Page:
The Tennessee School for the Blind was visited in June by a diplomat representing the embassy of the Czech Republic, who shared the news that a student art project is receiving an international honor.

Zdenek Berank, the deputy head of mission at the Czech embassy to the U.S., told school officials that the student art project had been accepted for display in International Children’s Exhibition of Fine Arts Lidice (ICEFA Lidice), according to a release from the Tennessee School for the Blind.

A student from Greene County attends the Tennessee School for the Blind.

The School for the Blind students’ project, “Be Good Beach,” was one of two artworks by American children chosen for the exhibit, the release stated. Works selected for the exhibit are given “Honorable Mentions” by the judging panel, the release said.

“Be Good Beach” is a stop-animation video created as part of a collaborative effort the school has with the Middle Tennessee State University Art Education program. The students molded figures from clay, created a backdrop, developed a script, staged the figures and recorded the video. Forty-one students contributed more than 25 hours into making the video project.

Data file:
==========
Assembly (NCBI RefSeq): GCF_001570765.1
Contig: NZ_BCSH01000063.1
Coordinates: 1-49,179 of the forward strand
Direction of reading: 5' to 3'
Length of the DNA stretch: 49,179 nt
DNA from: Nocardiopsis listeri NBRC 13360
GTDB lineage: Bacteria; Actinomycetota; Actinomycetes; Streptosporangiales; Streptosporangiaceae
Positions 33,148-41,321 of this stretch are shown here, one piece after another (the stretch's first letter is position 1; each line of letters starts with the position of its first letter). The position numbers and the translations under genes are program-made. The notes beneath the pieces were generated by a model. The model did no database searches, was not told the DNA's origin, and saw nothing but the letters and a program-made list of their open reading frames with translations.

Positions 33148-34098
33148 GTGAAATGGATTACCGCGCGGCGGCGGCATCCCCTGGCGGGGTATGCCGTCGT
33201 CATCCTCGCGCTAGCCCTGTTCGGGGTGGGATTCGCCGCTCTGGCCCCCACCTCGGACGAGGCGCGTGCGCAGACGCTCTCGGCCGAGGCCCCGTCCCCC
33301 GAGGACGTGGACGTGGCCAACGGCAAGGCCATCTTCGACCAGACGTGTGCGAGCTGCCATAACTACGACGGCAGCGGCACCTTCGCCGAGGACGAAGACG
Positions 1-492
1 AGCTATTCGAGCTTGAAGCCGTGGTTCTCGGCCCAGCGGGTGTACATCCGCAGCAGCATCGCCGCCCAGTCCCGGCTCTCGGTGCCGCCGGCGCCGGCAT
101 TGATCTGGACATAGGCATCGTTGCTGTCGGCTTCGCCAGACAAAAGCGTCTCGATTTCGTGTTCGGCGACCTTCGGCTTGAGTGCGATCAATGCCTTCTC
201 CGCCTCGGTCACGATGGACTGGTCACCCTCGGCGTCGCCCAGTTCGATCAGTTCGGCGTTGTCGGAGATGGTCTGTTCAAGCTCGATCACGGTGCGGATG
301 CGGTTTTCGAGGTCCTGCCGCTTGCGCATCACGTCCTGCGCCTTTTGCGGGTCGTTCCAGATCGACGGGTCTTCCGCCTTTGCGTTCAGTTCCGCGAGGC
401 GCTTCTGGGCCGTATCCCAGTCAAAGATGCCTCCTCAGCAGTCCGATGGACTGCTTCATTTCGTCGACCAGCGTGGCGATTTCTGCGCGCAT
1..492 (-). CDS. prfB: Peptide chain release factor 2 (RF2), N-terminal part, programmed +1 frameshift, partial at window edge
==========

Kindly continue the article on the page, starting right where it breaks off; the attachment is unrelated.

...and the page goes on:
One of the MTSU art professors submitted the project to ICEFA Lidice for consideration for the exhibit. What has become an international children’s art exhibit began in the in 1967 as a way for Czech children to remember the children from Lidice who were killed during World War II when the village was destroyed by the Nazis, the release said.

In a few years, the exhibition grew to include entries from the Slovak Republic and then other nations. By 1973, thousands of entries for the exhibit were arriving from all around the world.

Recent years have seen ICEFA Lidice annually receive around 30,000 works of art from children globally, the release stated. The children participating range in ages from 4-16, represent all types of schools, and 60-70 nations. Through a screening and judging process circa 1,400 of the works are annually selected for display, the release said.

A copy of the finished video “Be Good Beach” can be viewed at the Tennessee School for the Blind’s YouTube channel.

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